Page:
Plaintiff sought declarations that the designations of beneficiary were null and void ab initio and that Ethel's estate was the proper beneficiary. She also sought a judgment awarding Ethel's estate (1) damages in the amount of the policies paid to defendant, (2) interest from the date defendant received the proceeds of the policies, (3) costs of suit, (4) attorneys' fees, and (5) such other relief as the court deemed appropriate. In a separate count, plaintiff alleged that defendant had exercised undue influence over Edward and sought his removal as Administrator.

Defendant moved to dismiss the second complaint, asserting that plaintiff, as Administratrix of Ethel's estate, had no standing to sue because Ethel predeceased Edward. He also sought an approval of his earlier accounting and an order of distribution of the estate corpus to the known heirs pursuant to N.J.S.A. 3B:23-19.

While the motion to dismiss the second complaint was pending, plaintiff filed a third Verified Complaint on July 24, 2006, in the Sussex County probate action under Docket No. P-157-04, this time to probate the 1943 will. She alleged that the value of the estate was $200,000, "exclusive of assets which are the subject of a separate action against" defendant, i.e., the second complaint she filed. She sought to be appointed as the administratrix CTA and further sought an order revoking defendant's appointment as Administrator and compelling him to render a final accounting and turn over all assets to plaintiff.

In her order and written decision of August 25, 2006, respecting the motion to dismiss the second complaint, the probate judge explained that she was granting the motion because "[Ethel] predeceased [Edward], extinguishing any putative claim to the proceeds of any life insurance policy; and because the Estate of [Ethel] has no standing to seek removal of the appointment of [defendant] as the Administrator of the Estate of [Edward]." In her written decision, the judge found "that N.J.S.A. 3B:3-35 pertains to the construction of wills and the administration of estates, and has no bearing on the life insurance proceeds at issue here." Further, she found that "[i]n order to have a vested property right in a life insurance policy[,] a beneficiary must outlive the insured[;] when the beneficiary predeceases the insured[,] that property right is extinguished," citing Prudential Insurance Co. v. Deyerberg, 101 N.J. Eq. 90, 92 (Ch. 1927) ("As a general rule, the interest of an individual designated as beneficiary in a policy of insurance is a vested property right, payable to him if he outlives the insured . . . ." (emphasis added)).*fn3 Further, the judge found that Ethel could have no vested property right to the insurance proceeds because Edward retained the right to change his beneficiary designation.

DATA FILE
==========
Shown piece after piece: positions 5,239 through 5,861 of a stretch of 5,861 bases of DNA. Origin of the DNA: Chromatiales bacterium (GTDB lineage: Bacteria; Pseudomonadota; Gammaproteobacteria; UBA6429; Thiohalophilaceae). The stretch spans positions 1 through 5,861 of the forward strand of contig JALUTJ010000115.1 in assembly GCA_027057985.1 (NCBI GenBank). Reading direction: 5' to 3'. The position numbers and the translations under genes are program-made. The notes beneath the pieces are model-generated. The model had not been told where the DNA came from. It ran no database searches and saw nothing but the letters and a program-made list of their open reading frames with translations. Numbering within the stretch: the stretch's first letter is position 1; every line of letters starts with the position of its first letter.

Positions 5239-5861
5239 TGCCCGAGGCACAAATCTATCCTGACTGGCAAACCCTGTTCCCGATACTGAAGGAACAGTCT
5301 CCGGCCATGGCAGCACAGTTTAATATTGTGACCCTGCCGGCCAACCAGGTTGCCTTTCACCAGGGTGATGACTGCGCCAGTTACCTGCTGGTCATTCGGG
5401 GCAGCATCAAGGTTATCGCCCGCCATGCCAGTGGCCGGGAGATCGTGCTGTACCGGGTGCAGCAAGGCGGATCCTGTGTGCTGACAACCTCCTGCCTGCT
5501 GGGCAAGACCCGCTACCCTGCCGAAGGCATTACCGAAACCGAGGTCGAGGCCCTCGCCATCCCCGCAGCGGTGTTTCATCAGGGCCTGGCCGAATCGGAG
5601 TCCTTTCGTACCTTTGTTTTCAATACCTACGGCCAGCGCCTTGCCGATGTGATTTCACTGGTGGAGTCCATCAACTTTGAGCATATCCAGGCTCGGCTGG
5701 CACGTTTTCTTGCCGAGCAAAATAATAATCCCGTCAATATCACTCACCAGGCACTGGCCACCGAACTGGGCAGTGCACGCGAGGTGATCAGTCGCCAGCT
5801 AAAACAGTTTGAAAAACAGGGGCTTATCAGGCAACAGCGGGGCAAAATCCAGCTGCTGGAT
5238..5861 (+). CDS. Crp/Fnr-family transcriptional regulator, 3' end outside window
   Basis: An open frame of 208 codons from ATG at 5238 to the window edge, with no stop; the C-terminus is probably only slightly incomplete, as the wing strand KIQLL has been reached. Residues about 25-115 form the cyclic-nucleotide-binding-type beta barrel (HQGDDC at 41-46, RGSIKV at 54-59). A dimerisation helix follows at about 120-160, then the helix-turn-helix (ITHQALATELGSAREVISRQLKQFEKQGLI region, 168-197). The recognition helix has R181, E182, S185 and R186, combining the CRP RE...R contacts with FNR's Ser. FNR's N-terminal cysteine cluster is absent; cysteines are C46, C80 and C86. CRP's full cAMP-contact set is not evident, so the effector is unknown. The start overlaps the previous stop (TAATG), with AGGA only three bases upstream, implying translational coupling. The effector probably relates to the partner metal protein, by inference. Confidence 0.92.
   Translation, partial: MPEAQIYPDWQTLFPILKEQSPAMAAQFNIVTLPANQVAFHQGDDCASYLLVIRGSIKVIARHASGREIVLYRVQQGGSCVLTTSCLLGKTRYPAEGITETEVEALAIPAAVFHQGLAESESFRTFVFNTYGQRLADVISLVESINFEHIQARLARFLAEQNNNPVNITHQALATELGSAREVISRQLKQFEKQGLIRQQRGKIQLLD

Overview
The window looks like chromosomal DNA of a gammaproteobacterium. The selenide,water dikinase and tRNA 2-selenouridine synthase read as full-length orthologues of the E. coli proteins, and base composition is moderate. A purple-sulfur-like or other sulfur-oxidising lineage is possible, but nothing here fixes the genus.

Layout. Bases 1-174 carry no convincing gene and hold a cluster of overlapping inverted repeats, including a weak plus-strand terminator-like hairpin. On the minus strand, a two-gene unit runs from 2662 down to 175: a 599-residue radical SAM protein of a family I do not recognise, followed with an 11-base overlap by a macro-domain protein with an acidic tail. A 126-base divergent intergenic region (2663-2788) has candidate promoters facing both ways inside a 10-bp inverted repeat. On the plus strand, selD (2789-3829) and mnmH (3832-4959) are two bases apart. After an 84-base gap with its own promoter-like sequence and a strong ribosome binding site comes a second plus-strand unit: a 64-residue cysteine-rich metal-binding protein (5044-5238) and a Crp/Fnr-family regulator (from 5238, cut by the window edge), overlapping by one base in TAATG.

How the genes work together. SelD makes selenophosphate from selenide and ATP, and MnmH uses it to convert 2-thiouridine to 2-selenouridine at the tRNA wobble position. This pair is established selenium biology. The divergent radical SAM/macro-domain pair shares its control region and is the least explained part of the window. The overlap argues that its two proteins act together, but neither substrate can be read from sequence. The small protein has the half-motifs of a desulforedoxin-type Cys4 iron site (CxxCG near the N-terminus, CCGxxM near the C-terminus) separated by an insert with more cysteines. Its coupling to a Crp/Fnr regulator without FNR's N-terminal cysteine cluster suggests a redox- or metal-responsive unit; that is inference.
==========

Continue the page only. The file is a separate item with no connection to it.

Plaintiff did not appeal the dismissal of this complaint. She also did not seek to amend this complaint to sue in her capacity as a beneficiary of Edward's intestate estate, although she could have sought to set aside the 2002 beneficiary designation and compel payment of the proceeds to the intestate estate for distribution to herself and all other intestate beneficiaries. Finally, plaintiff did not seek the same relief under the 1943 will, which she was attempting to admit to probate, by either moving to amend her second complaint or seeking this relief in her third complaint. Plaintiff certainly had standing to sue in her capacity as a beneficiary, either testate or intestate. R. 4:26-1; see also In re Will of Maxson, 90 N.J. Super. 346, 348 (App. Div. 1966) (finding the petitioners to be "'parties in interest'" because "[a]s beneficiaries under a prior will of the testator they would be 'injured' by the probate of his later will which did not name them as such" (citation omitted)); In re Estate of Santolino, 384 N.J. Super. 567, 573 (Ch. Div. 2005) (finding that a ...